THE HERBAL BED is an intelligent piece of theatre, full of drama, debate and old-fashioned virtues
To coincide with the 400th anniversary of Shakespeare’s death, Peter Whelan’s gripping 1996 play THE HERBAL BED has been revived in a new production directed by Royal & Derngate Artistic Director James Dacre.
Inspired by the real-life scandal involving William Shakespeare’s daughter, THE HERBAL BED tells the fictitious story of Susanna Hall, Shakespeare’s eldest daughter who is publicly accused of adultery.
The story takes place in the summer of 1613 in Stratford-upon-Avon. Shakespeare’s daughter, Susanna (Emma Lowndes), is married to the well-respected doctor John Hall (Jonathan Guy Lewis) but Hall is more interested in his work and his herb garden (hence the title) than his marriage. Desperate, lonely and yearning to be touched, Susanna lavishes her affection on local haberdasher Rafe Smith (Philip Correia) who is also locked in an unhappy marriage. But Susanna’s world is turned upside down when her husband’s cocky apprentice, Jack Lane (Matt Whitchurch), starts to make public accusations about her fidelity and her sexual health, forcing Susanna and her well-respected family to face intense public scrutiny.
Wise, witty and historically fascinating, THE HERBAL BED is a powerful thriller about love, lies and loyalty. The play imagines a situation in which scurrilous talk can cost reputations and leaves the audience questioning whether it always right to tell the truth.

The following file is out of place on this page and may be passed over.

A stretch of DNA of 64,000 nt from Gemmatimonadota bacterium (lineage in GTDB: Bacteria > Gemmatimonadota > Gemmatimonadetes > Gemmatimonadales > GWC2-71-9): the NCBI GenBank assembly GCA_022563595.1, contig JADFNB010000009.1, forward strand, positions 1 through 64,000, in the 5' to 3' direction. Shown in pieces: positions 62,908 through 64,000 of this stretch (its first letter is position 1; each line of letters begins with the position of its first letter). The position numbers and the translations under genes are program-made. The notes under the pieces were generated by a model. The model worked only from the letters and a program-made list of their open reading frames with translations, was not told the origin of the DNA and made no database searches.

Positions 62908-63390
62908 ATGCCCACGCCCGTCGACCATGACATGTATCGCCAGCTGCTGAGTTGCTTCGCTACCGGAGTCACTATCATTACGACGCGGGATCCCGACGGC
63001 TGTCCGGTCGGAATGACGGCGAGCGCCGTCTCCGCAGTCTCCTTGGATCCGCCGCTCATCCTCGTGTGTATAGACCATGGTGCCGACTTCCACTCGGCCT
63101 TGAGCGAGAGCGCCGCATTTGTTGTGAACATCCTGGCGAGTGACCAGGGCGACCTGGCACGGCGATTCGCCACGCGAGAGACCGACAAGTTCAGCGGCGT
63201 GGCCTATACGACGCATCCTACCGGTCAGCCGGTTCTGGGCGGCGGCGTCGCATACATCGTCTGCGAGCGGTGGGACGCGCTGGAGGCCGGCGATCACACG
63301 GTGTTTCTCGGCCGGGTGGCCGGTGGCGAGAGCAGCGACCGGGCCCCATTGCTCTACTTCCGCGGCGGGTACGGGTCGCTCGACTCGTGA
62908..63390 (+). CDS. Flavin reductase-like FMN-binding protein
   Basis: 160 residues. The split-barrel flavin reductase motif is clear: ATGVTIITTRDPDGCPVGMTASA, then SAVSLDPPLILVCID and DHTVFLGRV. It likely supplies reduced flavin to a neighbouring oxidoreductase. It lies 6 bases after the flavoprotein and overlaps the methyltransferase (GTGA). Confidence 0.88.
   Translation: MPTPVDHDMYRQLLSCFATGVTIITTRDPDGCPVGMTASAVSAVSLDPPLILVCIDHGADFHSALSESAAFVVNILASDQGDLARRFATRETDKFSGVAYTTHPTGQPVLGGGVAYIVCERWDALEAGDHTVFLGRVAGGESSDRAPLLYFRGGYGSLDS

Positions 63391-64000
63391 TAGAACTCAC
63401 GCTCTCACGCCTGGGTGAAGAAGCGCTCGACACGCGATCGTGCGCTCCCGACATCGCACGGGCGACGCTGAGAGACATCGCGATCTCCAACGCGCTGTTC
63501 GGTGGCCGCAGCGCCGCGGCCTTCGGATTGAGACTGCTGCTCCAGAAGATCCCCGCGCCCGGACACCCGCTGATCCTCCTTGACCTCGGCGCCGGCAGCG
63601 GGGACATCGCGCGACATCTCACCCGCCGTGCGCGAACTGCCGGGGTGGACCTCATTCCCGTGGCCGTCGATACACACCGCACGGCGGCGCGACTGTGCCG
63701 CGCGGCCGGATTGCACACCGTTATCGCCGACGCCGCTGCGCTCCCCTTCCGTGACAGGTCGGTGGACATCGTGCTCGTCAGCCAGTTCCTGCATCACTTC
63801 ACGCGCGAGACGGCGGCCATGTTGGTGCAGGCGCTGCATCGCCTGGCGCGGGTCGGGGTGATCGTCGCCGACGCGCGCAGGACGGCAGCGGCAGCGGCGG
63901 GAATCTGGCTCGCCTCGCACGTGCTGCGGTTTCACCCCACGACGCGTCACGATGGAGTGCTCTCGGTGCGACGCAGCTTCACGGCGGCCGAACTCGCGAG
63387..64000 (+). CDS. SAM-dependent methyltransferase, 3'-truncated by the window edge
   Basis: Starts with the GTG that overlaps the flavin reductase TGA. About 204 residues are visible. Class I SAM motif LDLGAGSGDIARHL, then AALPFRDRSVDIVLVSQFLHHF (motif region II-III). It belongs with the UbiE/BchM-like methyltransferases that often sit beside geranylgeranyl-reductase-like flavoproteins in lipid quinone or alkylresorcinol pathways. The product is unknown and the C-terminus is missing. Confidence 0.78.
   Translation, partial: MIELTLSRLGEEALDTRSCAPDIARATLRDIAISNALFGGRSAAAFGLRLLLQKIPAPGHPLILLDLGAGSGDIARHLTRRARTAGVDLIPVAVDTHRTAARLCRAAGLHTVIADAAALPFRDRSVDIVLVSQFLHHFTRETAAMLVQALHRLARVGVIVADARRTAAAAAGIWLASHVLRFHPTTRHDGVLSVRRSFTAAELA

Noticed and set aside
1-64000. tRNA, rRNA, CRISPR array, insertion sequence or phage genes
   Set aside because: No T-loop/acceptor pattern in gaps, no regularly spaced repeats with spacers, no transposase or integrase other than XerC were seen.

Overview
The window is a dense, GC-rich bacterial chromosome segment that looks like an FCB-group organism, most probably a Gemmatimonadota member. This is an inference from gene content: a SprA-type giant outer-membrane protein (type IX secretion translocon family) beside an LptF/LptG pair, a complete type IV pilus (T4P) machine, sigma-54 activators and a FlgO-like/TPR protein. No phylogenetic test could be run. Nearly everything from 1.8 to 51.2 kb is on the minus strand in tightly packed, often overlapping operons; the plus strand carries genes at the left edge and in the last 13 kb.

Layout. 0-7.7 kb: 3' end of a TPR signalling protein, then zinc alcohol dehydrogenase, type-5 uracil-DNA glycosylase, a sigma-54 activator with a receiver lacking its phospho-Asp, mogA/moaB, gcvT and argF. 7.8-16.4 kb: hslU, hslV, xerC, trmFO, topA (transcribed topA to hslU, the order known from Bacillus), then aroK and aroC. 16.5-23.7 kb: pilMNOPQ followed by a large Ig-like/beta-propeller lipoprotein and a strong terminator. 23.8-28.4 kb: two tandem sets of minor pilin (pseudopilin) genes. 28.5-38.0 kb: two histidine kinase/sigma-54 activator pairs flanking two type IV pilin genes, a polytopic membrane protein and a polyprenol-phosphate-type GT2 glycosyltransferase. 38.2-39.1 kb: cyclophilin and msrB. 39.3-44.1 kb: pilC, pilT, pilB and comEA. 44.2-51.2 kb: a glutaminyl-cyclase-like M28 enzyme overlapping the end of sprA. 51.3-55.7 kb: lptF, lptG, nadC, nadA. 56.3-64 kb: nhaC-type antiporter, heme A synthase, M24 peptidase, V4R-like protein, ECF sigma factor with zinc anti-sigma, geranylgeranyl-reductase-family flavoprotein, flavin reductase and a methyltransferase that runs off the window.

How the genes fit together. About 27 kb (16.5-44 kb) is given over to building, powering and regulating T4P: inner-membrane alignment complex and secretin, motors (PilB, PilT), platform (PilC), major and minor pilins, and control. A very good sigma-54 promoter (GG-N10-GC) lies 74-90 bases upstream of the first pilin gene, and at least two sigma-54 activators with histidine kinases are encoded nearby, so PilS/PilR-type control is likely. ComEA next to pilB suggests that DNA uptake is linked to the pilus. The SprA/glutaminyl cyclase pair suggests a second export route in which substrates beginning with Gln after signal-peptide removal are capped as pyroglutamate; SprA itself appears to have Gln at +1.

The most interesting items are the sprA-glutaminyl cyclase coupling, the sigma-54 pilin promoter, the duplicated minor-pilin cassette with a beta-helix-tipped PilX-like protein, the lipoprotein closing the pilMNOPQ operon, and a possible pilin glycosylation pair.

The power of the play resides in the way it makes an audience continually change their feelings towards the characters. While the allegation of adultery is technically untrue, we watch as Susanna and Rafe struggle to resist temptation, looking to rationalise their clandestine actions by lying to themselves – and each other – about the path of love and the need to feel whole. Like many of Shakespeare’s works, Whelan’s clever and witty script has a poetic lyricism of its own and director James Dacre does a fantastic job of presenting a visceral, tender and wise portrait of a family in crisis.
The play features a small but talented cast including Emma Lowndes (DOWNTOWN ABBEY, JANE EYRE) as the intelligent and complex Susanna. Lowndes’ performance is a joy to watch as she battles not only her human desires but also the social conventions which seek to repress them.
Jonathan Guy Lewis (CORONATION STREET, SOLDIER SOLDIER) impresses as the compellingly troubled John Hall, who comes to life in the second half of the play but insists that, for the sake of his medical practice, that a charade of righteousness be maintained.
Philip Correia (DOCTORS, THE HISTORY BOYS) plays a strong role as the handsome haberdasher Rafe Smith but it is Matt Whitchurch who steals the show as Jack Lane, the loudmouth and cocky trainee doctor who slides from wise-cracking apprentice to vicious and revengeful accuser.
While THE HERBAL BED certainly isn’t short of drama or emotion, the sexual chemistry between Susanna and Rafe isn’t as erotic or emotionally charged as I expected it to be. The second half of the play also runs on for longer than necessary, making the overall play feel slightly unbalanced.
That said, THE HERBAL BED is an intelligent piece of theatre full of drama, debate and old-fashioned virtues. A fascinating story about human desire, truth and compassion.
THE HERBAL BED runs at The Lowry until Saturday 2 April 2016.